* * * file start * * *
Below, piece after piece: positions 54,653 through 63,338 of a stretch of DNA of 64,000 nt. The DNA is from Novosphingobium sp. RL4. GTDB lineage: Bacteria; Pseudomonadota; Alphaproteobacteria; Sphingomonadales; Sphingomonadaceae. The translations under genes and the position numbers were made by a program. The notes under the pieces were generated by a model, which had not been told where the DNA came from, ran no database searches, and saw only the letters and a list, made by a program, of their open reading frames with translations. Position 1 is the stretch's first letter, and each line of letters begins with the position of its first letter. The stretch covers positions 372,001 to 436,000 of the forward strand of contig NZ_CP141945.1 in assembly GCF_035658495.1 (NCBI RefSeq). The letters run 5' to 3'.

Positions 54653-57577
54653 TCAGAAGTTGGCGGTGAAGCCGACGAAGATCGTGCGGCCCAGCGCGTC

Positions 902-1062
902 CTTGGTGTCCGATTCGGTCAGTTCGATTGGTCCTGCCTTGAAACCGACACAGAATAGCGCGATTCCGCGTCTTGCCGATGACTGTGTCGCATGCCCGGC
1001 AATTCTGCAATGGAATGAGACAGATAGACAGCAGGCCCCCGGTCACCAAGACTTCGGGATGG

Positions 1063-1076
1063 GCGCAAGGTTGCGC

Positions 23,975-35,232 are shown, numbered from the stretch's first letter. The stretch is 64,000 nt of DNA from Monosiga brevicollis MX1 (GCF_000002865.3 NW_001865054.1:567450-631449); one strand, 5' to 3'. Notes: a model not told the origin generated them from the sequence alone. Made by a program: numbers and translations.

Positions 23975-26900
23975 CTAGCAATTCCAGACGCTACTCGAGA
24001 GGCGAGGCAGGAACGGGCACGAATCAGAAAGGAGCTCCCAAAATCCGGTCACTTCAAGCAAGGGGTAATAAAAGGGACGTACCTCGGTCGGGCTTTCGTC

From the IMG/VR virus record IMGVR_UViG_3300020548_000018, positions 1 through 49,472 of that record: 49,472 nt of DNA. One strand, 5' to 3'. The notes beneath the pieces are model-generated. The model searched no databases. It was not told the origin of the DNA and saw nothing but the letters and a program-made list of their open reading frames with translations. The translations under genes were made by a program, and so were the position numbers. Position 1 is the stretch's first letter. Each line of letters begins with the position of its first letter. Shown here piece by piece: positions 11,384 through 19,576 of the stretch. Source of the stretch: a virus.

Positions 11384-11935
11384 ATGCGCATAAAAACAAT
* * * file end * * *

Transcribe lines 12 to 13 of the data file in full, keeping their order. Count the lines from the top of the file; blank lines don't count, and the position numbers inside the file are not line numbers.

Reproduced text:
24001 GGCGAGGCAGGAACGGGCACGAATCAGAAAGGAGCTCCCAAAATCCGGTCACTTCAAGCAAGGGGTAATAAAAGGGACGTACCTCGGTCGGGCTTTCGTC

From the IMG/VR virus record IMGVR_UViG_3300020548_000018, positions 1 through 49,472 of that record: 49,472 nt of DNA. One strand, 5' to 3'. The notes beneath the pieces are model-generated. The model searched no databases. It was not told the origin of the DNA and saw nothing but the letters and a program-made list of their open reading frames with translations. The translations under genes were made by a program, and so were the position numbers. Position 1 is the stretch's first letter. Each line of letters begins with the position of its first letter. Shown here piece by piece: positions 11,384 through 19,576 of the stretch. Source of the stretch: a virus.